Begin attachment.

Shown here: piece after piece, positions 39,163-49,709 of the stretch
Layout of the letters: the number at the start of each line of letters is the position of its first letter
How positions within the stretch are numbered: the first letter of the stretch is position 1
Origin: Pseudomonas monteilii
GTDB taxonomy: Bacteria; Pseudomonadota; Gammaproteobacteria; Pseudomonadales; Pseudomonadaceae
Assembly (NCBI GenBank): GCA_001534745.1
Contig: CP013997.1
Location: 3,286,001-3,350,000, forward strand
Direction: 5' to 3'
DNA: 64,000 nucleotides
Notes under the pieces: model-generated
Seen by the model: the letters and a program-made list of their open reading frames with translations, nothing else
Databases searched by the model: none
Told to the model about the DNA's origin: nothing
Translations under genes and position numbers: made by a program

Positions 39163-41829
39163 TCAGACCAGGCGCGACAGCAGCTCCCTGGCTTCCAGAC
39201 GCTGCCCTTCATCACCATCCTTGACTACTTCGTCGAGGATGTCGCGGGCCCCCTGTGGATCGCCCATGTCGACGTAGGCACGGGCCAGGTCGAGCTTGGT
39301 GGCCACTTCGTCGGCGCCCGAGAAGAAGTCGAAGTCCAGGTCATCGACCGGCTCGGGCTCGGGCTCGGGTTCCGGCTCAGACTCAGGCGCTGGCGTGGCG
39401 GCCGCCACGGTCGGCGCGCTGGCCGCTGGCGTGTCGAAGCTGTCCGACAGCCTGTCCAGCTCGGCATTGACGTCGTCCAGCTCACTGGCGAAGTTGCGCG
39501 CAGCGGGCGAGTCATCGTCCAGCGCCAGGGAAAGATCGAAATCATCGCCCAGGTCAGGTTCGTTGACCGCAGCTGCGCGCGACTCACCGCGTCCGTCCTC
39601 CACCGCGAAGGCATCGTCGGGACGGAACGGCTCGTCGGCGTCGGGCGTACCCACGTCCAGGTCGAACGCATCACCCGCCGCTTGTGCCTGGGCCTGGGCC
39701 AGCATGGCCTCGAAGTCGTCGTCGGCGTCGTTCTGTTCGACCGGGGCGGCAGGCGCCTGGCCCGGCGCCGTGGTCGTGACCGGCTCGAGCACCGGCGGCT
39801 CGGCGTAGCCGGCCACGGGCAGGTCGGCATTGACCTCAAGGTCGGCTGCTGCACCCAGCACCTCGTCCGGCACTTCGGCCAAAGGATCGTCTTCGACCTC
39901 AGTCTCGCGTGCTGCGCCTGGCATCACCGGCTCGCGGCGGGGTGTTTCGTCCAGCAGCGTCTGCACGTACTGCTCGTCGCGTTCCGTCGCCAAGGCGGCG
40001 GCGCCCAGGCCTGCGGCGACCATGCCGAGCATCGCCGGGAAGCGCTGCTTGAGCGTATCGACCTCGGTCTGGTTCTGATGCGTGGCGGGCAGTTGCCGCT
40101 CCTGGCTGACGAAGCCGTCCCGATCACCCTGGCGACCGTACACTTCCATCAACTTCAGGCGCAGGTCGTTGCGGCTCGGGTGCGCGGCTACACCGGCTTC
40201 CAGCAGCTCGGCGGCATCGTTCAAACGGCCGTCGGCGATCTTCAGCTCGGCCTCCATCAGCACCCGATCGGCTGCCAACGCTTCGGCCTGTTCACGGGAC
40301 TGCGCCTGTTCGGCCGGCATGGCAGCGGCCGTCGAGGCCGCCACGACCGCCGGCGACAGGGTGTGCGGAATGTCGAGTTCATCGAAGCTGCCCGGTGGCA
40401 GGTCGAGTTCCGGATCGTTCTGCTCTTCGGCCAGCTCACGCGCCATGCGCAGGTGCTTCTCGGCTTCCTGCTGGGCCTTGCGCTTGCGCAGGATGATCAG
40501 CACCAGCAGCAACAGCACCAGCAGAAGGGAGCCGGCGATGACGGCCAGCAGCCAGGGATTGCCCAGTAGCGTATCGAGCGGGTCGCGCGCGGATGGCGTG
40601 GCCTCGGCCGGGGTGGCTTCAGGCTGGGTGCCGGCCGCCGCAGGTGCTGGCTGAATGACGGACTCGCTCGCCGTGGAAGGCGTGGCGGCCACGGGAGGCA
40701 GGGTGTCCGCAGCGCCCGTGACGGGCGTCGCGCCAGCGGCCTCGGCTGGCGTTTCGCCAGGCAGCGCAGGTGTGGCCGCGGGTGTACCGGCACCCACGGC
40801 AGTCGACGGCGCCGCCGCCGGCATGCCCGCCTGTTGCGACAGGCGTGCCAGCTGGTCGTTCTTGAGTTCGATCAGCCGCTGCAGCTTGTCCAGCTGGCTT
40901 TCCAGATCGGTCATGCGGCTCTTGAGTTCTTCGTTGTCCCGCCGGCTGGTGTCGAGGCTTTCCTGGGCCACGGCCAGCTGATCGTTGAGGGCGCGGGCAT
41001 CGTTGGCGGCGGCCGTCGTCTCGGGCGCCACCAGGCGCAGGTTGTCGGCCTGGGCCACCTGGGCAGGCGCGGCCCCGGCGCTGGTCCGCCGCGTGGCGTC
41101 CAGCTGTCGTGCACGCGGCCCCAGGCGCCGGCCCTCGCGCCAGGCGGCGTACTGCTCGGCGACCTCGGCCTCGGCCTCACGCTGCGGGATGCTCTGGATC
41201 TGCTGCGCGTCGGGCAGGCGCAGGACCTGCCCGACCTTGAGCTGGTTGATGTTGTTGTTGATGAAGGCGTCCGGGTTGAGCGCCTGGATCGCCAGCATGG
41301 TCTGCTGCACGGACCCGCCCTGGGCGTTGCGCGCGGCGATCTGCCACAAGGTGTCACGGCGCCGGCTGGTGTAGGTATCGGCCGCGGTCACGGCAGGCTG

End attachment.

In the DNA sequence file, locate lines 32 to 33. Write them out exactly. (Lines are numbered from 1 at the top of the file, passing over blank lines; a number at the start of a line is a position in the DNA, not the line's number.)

40601 GCCTCGGCCGGGGTGGCTTCAGGCTGGGTGCCGGCCGCCGCAGGTGCTGGCTGAATGACGGACTCGCTCGCCGTGGAAGGCGTGGCGGCCACGGGAGGCA
40701 GGGTGTCCGCAGCGCCCGTGACGGGCGTCGCGCCAGCGGCCTCGGCTGGCGTTTCGCCAGGCAGCGCAGGTGTGGCCGCGGGTGTACCGGCACCCACGGC